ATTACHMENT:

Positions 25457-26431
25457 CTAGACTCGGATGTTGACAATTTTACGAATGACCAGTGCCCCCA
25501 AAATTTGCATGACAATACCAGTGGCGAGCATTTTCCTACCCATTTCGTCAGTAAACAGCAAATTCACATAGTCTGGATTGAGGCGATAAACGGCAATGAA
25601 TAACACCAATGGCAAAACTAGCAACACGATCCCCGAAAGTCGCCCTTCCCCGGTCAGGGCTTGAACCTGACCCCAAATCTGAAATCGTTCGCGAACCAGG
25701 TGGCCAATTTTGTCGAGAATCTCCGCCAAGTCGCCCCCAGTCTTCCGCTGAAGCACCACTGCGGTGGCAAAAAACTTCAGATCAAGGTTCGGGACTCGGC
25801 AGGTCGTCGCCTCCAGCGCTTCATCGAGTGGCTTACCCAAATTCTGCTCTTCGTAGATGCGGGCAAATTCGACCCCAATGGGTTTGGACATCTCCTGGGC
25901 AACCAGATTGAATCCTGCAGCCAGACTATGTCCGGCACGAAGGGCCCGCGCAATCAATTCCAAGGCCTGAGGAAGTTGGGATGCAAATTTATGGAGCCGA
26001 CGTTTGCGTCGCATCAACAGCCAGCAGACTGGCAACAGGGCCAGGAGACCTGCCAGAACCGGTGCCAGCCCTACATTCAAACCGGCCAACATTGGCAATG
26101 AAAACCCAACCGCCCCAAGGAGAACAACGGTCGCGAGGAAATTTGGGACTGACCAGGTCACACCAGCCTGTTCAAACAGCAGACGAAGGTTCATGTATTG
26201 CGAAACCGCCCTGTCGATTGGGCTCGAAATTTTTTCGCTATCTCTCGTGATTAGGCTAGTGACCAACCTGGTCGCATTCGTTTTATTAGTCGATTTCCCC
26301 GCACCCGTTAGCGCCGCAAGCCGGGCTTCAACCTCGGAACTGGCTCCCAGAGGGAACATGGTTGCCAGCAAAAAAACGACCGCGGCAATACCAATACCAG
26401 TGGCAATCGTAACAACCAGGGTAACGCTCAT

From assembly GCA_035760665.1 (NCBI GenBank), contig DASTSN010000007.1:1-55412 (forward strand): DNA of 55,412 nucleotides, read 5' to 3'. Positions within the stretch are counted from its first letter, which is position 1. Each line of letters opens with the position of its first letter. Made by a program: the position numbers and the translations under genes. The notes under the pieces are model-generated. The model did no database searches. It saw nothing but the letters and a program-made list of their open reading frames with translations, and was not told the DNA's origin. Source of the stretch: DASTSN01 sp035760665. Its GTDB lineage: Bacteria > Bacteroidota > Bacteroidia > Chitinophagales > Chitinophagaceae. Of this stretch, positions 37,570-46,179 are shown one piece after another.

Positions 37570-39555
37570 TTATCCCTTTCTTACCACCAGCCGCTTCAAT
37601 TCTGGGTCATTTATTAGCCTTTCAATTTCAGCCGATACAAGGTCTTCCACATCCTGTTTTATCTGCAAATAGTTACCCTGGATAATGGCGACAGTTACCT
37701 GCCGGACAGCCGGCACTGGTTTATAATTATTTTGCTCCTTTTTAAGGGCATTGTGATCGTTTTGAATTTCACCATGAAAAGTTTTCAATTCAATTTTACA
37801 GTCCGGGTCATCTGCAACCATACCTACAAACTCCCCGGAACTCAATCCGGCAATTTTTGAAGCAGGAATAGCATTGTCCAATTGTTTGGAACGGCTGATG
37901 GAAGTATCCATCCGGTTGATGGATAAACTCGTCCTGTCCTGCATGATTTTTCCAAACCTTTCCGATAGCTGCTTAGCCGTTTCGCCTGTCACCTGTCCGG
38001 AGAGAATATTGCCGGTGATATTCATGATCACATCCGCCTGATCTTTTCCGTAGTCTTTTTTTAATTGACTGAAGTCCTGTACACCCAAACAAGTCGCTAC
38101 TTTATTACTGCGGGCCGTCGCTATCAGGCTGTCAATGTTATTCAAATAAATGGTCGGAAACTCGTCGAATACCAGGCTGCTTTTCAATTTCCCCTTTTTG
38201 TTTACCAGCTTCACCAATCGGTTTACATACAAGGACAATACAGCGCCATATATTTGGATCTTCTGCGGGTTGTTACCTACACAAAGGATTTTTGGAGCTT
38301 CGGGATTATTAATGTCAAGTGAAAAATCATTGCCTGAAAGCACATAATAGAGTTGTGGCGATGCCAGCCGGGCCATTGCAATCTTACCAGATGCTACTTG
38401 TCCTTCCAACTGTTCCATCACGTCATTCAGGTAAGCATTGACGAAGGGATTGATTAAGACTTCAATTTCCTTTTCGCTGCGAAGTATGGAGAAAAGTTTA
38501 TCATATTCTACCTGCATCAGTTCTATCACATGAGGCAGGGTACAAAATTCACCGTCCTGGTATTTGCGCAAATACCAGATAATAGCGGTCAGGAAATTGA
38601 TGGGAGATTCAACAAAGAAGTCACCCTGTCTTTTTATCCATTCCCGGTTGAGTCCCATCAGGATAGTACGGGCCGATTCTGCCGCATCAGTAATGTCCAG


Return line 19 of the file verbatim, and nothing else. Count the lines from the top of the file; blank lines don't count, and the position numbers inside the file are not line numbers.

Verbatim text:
37901 GAAGTATCCATCCGGTTGATGGATAAACTCGTCCTGTCCTGCATGATTTTTCCAAACCTTTCCGATAGCTGCTTAGCCGTTTCGCCTGTCACCTGTCCGG